My latest reading of Michael Kranish and Scott Helman's The Real Romney covered a lot of ground: Romney's humorous social bloopers in his 1994 run against Ted Kennedy for U.S. Senate, and his struggle to define himself in that race; the death of Mitt's father and mother; Ann's battle with multiple sclerosis, and Mitt's support of her through that; and Romney leaving Bain Capital (while still keeping a financial interest in it) to save the Olympics, which were in disarray because a couple of Utah officials gave gifts to the Olympic committee so the Olympics would be held in Utah.
I especially liked a story from
Mitt's 1994 race for U.S. Senate. Mitt visited the New England Shelter
for Homeless Veterans, and the director of the shelter, Ken Smith, was
complaining to Mitt about how the high price of milk was killing the
shelter's budget, since the shelter went through a lot of milk each
day. Mitt jokingly suggested that the veterans learn how to milk cows,
but Mitt later realized that his remark was socially inappropriate.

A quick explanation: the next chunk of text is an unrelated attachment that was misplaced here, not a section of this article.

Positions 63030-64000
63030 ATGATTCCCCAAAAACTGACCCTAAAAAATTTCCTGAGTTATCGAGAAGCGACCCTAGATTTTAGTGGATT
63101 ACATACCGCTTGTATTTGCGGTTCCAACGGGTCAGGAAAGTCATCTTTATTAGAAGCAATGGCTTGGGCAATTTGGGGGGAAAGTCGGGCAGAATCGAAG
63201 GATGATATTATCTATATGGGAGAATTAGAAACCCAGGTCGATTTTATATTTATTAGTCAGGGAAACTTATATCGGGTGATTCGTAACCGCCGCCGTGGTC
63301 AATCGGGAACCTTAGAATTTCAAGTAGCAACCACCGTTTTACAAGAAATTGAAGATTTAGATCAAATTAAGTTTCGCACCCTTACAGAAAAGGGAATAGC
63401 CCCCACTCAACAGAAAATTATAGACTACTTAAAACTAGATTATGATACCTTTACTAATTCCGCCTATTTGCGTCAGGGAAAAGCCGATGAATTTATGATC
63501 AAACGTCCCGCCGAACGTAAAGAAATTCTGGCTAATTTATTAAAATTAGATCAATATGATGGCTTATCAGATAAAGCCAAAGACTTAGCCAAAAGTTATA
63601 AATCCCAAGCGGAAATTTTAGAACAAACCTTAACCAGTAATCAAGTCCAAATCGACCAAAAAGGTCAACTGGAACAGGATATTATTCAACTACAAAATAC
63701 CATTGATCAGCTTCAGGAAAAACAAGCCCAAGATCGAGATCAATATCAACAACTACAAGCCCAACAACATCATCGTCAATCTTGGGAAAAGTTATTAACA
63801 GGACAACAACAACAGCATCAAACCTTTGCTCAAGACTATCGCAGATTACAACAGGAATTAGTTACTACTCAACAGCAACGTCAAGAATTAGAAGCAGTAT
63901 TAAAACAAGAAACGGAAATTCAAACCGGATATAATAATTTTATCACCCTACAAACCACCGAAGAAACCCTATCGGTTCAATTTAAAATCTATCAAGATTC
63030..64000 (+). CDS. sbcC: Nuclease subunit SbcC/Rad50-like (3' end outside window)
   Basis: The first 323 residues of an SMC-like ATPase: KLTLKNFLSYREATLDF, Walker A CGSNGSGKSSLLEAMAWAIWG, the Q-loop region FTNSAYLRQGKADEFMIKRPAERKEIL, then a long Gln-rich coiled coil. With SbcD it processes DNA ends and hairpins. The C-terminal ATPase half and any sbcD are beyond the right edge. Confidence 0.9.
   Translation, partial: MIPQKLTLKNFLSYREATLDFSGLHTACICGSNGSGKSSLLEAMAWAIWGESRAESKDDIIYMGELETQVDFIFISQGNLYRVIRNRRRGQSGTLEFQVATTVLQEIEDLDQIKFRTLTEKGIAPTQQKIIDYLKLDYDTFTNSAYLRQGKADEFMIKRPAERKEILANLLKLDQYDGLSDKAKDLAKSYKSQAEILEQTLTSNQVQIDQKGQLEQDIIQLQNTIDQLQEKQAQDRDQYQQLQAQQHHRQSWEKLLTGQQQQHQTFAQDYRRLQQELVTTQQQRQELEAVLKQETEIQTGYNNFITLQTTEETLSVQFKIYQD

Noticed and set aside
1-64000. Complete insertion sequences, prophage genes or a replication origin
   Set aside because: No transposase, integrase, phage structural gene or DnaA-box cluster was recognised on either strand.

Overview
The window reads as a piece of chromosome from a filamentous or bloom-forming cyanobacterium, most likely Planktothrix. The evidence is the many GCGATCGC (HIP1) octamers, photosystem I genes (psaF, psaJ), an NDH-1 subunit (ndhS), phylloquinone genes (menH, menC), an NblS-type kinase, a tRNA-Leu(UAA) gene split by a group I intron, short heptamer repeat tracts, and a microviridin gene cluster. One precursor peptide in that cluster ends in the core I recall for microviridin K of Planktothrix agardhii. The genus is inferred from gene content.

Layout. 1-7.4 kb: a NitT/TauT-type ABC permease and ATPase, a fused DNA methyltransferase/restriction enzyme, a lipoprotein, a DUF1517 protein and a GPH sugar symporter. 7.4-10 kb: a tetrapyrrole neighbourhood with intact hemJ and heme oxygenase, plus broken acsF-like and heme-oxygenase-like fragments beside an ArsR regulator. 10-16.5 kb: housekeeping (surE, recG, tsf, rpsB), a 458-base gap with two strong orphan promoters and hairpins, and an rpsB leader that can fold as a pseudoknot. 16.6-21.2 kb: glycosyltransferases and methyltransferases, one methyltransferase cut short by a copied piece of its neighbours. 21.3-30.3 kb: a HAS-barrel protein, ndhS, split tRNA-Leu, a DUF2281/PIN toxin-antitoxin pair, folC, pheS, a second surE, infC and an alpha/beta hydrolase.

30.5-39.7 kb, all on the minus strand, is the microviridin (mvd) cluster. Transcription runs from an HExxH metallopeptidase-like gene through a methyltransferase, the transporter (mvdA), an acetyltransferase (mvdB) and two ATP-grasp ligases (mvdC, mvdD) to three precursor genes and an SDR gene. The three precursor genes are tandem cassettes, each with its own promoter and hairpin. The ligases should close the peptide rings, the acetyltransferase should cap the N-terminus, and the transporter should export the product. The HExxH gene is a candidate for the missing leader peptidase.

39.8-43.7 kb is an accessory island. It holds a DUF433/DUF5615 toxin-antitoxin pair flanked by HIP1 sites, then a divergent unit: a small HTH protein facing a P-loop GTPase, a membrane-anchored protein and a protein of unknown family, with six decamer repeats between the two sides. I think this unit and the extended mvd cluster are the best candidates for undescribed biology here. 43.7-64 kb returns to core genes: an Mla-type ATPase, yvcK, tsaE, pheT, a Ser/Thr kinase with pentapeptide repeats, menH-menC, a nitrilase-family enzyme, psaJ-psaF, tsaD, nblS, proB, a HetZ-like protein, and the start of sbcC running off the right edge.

Mitt apologized, and he also helped bring down the cost of milk for the
Romney wasn't doing this to look good, for he told Smith
that he didn't want any publicity for his deed. And Romney also wasn't
doing this to win the election in 1994, for he continued to help bring
down the price of milk for the shelter even after he lost to Ted
Kennedy. As Kranish and Helman say, "In fact, Smith said he understood
that Romney was still supporting the shelter when Smith left in 1996"
Mitt could be generous to people who needed help, but I
wonder if he's like Ronald Reagan (as some have portrayed him): he
could be quite generous when he actually encounters a person with a
problem, and yet he could pursue policies that arguably put people he
does not encounter in dire straits.